Taylor Grazing Act
In 1934, Congress passed the Taylor Grazing Act (48 Stat 1269, "Act of June 28, 1934" codified at 43 U.S.C. 315 et seq) "to stop injury to public grazing lands by preventing over-grazing and soil deterioration, to provide for orderly use, improvement and development, to stabilize the livestock industry dependent upon the public range." The Act applied to remaining unreserved public domain lands, managed by the BLM, which had not yet been offered for disposal:
First clause of Act reads; "...in order to promote the highest use of public lands pending its final disposal, the Secretary of the Interior is authorized..."
Section I includes language to the effect that:
"Nothing in this sub-chapter shall be construed in any way...as limiting or restricting the power or authority of any State as to matters within its jurisdiction."
The original bill, H.R. 6462, that was reported out of the Public Lands Committee, reproduced verbatim in the March 10, 1934 Report No. 903 to the Committee of the Whole House, and subsequently approved by the House, included the following amendment:
And provided further, That in such orders, and in administering this Act, rights to the use of water for mining, agricultural, manufacturing, or other purposes, vested and accrued and which are recognized and acknowledged by the local customs, laws, and decisions of the courts, shall be maintained and protected in the possessors and owners thereof, and, so far as it is consistent with the purposes of this Act, grazing rights similarly recognized and acknowledged shall be adequately safeguarded." [House hearing record p.126 as cited in Frederick W. Obermiller, "Did Congress Intend To Recognize Grazing Rights? An Alternative Perspective on the Taylor Grazing Act," The Grazer, No. 185, December, 1995, Extension Service, Corvallis, Oregon.]
Despite strenuous objections voiced at Senate hearings by Forest Service Chief F.A. Silcox and Assistant Solicitor Rufus G. Poole for the Interior, the Senate Committee on the Public Lands and Surveys reported out H.R. 6462 with the Scrugham amendment and a "do pass" recommendation.
(Report No. 1182; Calendar No. 1258; published May 26, 1934.) However, sometime before June 12, the Administration intervened with rejection of the language by Secretary Ickes and a threatened veto by President Franklin D. Roosevelt.
Senator Patrick McCarran of Nevada offered replacement language with intentional ambiguity to replace Section 3:
"[N]o permittee complying with the rules and regulations laid down by the Secretary of the Interior shall be denied the renewal of such permit, if such denial will impair the value of the grazing unit of the permittee, when such unit is security for any bona fide loan."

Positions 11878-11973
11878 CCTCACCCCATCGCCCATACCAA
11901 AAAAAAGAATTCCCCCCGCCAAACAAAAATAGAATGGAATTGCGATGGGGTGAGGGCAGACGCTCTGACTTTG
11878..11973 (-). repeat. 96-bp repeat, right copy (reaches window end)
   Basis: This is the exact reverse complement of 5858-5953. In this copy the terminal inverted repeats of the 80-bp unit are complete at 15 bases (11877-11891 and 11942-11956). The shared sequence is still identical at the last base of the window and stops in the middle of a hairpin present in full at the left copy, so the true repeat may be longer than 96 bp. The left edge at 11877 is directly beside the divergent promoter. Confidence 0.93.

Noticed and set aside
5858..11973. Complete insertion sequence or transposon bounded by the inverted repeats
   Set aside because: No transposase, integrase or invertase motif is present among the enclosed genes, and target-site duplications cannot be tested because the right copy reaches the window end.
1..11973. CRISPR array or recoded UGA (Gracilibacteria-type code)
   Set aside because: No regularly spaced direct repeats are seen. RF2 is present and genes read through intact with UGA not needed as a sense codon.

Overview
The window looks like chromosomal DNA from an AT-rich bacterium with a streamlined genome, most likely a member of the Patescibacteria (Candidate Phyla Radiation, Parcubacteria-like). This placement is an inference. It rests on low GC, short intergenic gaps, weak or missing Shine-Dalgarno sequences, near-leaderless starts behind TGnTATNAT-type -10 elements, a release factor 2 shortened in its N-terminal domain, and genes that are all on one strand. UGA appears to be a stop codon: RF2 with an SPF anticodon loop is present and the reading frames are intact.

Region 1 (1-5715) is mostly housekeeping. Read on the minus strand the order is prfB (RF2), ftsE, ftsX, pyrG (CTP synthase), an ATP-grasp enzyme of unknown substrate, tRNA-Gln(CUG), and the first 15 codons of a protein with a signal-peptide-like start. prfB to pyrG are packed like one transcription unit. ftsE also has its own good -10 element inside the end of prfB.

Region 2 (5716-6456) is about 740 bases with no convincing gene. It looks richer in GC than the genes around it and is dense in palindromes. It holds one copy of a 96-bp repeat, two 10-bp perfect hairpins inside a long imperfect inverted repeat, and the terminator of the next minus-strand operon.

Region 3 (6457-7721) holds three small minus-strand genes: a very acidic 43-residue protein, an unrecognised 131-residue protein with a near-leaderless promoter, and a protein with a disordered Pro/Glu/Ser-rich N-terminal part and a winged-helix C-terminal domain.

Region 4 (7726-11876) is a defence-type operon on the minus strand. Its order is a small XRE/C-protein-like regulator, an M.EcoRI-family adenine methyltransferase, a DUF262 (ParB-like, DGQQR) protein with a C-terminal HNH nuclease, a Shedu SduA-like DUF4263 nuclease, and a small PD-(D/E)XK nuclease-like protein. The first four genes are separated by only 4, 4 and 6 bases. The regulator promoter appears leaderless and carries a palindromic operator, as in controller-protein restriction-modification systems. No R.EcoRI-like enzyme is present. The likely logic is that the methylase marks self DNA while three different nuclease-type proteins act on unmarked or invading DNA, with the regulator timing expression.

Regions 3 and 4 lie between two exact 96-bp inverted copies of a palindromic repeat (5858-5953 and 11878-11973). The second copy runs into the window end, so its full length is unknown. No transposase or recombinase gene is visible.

The new wording effectively meant that grazing preferences and authorized use would exist in perpetuity as long as the ranch unit as a whole was pledged security on a loan. In a colloquy on the Senate floor to clarify the intent of the McCarran provision on June 12, 1934, it was stated:
"[O]ne holding a farm or a homestead who has heretofore depended upon the public range as a part of an integral unit of which his homestead may have been a minor part, shall have the privilege of going to a loaning agency and asking permission to borrow, and having recognition of the fact that he has certain rights upon the public domain which shall not be interfered with during the term of the loan."
"If I understand the Senator correctly, his purpose is merely to guarantee that the rights to grazing privileges which are conveyed by the bill shall be so definite that they may be recognized as security when the holder seeks a loan."
"That is exactly correct."
[From page 11153 of the June 12, 1934 Congressional Record - Senate as cited in Frederick W. Obermiller, "Did Congress Intend To Recognize Grazing Rights? An Alternative Perspective on the Taylor Grazing Act," The Grazer, No. 185, December, 1995, Extension Service, Corvallis, Oregon.]
Section III of the Act also reads:
"That nothing in this sub-chapter shall be construed or administered in any way to diminish or impair any right to the possession and use of water for mining, agriculture, manufacturing, or other purposes which has heretofore vested or accrued under existing law or acquired and maintained in accordance with such law." It establishes that: "Preference shall be given in the issuance of grazing permits to those within or near a district who are landowners engaged in the livestock business, bona fide occupants or settlers, or owners of water or water rights, as may be necessary to permit the proper use of the lands, water or water rights, owned, occupied or leased by them."
Section IV reads:
"No permit shall be issued which shall entitle the permittee to the use of such improvements constructed and owned by a prior occupant until the applicant has paid to such prior occupant the reasonable value of such improvements."